I love that! We live in an electronic age where privacy is a thing of the past. The only way to have real privacy is to be completely disconnected, including no cellphone.

I have had many experiences that prove to me we are always under observation. It’s easy to understand how an ad will randomly pop up after browsing for an Amazon item. But I have had things pop up about something relating to a simple conversation with a friend. Big Brother is listening. No, I’m not paranoid. Just honest and see reality.

I do not know where we are headed as a society. The rose-colored glasses part of me wants to believe this hatred, division, hypersensitivity, and deadly pandemic we are experiencing will all come to an end, and we will go back to living our lives peacefully. But reality tells me we will never go back to the way we were before all of this chaos hit.

We are forever changed by it all.

So, the big question remains, “Where do we go from here?”

I can only answer that question from my point of view, from my truth. I will continue to be kind. I will continue to share and celebrate others’ accomplishments. And I will continue to love my family and do my best to impart any hard-earned wisdom to my grandchildren.

I can’t visualize what this world will be like ten years from now. I can’t even picture it a year from now. So, I must live for today in the best and most honest way I know.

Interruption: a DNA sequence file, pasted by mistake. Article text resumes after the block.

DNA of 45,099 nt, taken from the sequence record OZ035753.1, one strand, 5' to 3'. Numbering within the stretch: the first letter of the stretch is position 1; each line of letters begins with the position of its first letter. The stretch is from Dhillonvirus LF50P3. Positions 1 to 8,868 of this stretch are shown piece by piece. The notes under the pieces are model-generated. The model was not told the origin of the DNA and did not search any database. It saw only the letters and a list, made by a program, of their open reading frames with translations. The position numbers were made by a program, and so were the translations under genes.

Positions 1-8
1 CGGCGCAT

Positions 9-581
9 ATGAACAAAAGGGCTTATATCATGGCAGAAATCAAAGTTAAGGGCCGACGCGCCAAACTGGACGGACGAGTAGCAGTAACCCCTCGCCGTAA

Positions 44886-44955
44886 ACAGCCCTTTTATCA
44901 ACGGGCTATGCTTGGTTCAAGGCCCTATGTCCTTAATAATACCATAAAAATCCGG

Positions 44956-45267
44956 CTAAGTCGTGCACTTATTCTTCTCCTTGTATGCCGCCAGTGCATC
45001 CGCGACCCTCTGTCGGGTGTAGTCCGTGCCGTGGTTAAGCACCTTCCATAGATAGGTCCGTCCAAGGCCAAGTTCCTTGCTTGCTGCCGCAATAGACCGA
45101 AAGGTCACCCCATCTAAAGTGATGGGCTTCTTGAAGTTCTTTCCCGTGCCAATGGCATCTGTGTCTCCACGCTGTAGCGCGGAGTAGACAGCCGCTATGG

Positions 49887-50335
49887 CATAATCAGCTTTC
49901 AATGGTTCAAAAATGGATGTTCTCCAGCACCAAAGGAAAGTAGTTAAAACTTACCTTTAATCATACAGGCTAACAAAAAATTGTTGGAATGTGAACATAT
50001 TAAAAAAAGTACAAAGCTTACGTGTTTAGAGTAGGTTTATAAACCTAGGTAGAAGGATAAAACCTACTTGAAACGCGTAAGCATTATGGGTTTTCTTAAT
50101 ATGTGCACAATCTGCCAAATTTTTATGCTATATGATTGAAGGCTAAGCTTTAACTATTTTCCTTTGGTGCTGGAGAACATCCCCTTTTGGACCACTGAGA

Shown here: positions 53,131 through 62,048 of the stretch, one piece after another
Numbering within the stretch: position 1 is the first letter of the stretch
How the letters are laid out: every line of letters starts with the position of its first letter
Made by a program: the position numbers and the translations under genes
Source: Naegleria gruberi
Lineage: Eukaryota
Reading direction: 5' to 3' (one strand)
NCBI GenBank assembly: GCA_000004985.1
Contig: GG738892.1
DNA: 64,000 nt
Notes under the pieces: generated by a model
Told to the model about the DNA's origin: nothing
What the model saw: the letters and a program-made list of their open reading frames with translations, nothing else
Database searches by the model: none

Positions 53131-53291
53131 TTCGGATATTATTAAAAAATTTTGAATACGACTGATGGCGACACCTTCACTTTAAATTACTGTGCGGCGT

I will walk on to my own beat―do my best to keep ‘em on their toes, and my business out of sight. That does not mean I can stop caring or go numb. In fact, just the opposite. I will celebrate every positive moment life brings, and I hope you will join me. Together we are stronger. Together we can make a difference.

Together, we can keep ‘em on their toes!

Thank you for supporting this member along the WATCH “RWISA” WRITE Showcase Tour today!  We ask that if you have enjoyed this member’s writing, please visit their Author Profile on the RWISA site, where you can find more of their writing, along with their contact and social media links, if they’ve turned you into a fan.

We ask that you also check out their books in the RWISAcatalog.  Thanks, again, for your support and we hope that you will follow along each day of this amazing tour of talent by visiting the tour home page!  Don’t forget to click the link below to learn more about today’s profiled author:

Jan Sike‘s RWISA Author Profile

Welcome to Day 1 of the WATCH “RWISA” WRITE Showcase Tour! #RRBC #RWISA #RWISAWRW @YvetteMCalleiro


We ask that you also check out their books in the RWISA catalog.  Thanks, again, for your support and we hope that you will follow along each day of this amazing tour of talent by visiting the tour home page!  Don’t forget to click the link below to learn more about today’s profiled author:  

 

Yvette Calleiro, RWISA Author



The Journey
 
Dear self,
 
Oh, the journey we have had…
Its ups and downs and sideway twists,
The moments of exhilaration,
The quickened pulse and caught breath,
The scenes that left lingering loops of trauma,
The journey we have had.
 
And the journey we are on…
Getting to know you
With no boundaries or judgment,
With love and kindness,